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New measures unlikely to cool Barrie's hot housing market

Wynne government announces 16-step plan to curb high home prices, rents
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Canadian Real Estate Association says September home sales down from August
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A 15 percent tax on foreign buyers who don't live in Canada is among 16 measures announced by the Wynne government aimed at cooling Ontario's red-hot housing market and soaring rents.

The non-resident speculation tax will hit all residential transactions in the Greater Golden Horseshoe including Barrie.

But the president of the Barrie and District Association of Realtors says it's unlikely to have a big impact on the Barrie market.

However, Rob Alexander says the province's move to put a cap on rent increases of 2.5 percent annually is good news. 

Currently only units built before 1991 are subject to such controls. 

Huge rent increases were making headlines in Toronto although Alexander hasn't heard of anything that extreme locally.

"It's certainly going to help free up the rental market I would think for the tenant," said Alexander. 

"It's a certainly going to be a good thing for the tenant base and hopefully increase rental opportunities for people."

There will be a new five-year, $125-million program to encourage the construction of new r‎ental apartments by rebating builders a portion of development charges.

The best news according to Alexander is the government's  plan to potentially open up provincially owned surplus lands for affordable and rental housing. 

That was one of the key suggestions highlighted in a recent Ontario Real Estate Association panel in Barrie by OREA CEO Tim Hudak.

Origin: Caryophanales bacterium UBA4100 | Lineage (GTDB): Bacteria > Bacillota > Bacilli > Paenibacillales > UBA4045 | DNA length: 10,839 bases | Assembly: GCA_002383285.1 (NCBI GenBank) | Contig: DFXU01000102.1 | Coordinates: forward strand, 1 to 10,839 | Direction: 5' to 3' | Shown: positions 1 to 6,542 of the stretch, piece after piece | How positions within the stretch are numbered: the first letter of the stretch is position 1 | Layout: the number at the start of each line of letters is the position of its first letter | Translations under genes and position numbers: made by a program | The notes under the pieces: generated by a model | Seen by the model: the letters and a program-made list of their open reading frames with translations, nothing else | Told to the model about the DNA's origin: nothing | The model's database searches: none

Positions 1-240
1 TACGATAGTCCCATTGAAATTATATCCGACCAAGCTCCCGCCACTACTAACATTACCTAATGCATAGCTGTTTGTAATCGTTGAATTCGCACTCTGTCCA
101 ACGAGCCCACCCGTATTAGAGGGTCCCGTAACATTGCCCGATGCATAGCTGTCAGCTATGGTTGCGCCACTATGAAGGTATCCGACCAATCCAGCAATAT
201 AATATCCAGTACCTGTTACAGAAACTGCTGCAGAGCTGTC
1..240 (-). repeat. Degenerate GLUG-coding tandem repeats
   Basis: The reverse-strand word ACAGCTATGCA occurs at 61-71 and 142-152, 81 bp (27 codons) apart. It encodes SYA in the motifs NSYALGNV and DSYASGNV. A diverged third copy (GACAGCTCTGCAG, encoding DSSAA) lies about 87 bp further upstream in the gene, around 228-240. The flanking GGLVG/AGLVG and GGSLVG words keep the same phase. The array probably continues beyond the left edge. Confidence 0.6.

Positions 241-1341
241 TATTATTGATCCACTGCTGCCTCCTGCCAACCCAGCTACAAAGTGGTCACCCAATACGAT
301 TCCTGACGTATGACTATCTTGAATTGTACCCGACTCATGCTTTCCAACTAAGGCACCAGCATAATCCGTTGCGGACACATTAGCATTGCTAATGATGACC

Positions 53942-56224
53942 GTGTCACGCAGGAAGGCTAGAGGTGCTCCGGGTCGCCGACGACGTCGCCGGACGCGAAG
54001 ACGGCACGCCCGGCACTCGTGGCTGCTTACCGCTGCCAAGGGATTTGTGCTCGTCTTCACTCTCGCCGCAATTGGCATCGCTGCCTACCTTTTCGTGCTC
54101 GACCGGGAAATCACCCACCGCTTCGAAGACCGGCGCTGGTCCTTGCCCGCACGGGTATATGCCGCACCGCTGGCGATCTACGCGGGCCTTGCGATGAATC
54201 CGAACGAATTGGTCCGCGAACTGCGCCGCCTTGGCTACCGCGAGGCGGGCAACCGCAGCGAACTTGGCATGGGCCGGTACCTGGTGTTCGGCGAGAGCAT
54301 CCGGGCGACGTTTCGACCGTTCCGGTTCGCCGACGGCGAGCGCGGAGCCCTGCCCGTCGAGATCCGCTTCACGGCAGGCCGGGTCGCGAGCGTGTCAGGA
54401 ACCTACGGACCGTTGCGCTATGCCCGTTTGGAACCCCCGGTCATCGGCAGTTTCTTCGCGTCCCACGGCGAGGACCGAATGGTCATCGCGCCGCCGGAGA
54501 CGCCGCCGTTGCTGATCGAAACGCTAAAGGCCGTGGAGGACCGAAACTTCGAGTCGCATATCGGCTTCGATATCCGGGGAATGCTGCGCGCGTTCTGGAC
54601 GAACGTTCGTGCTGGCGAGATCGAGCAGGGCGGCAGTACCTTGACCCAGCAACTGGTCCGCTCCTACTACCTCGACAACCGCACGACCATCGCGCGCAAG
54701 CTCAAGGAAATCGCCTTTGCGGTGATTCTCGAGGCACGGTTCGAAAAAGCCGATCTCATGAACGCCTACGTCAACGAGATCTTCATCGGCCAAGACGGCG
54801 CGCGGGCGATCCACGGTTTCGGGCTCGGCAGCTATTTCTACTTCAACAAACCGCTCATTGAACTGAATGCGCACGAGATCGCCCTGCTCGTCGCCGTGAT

Hudak says his group had over a dozen meetings with Premier Wynne, Finance Minister Sousa, the Honourable Tracy MacCharles, Housing Minister Chris Ballard and other senior staff to bring its ideas on home affordability forward.

"We’re pleased to see that the government has listened. For one, increasing the supply of homes is the best way to give buyers a better shot at home ownership and the government has committed to working with municipalities to remove the barriers to getting more new homes and listings on the market faster," Hudak said in a statement.

Hudak also welcomed changes to legislation that sets the rules for Realtors, first implemented in 2002.

He also called for improved education standards for realtors.

Alexander also applauded the government's intention to identify surplus land for development. 

"Anything that's going to open the door for more land to hit the market and be developed sooner than later is going to be a good thing," he said. 

In the meantime, the Barrie market is as hot as ever and continues to be very strong even with more homes coming on the market. 

"It's very definitely a sellers market.  Hard for first-time buyers right now.  Really, really tough for them getting into the market," Alexander said.

In March this year,  86 percent of residential, detached homes in Barrie sold over list, compared to 23 percent in 2016.

"Multiple offers and bidding wars have been a real factor this year," Alexander said and he believes only time will tell what will the future will bring. 

"I'd like to see where we're at this time next year," he said. 

 

 

 

 

 

 



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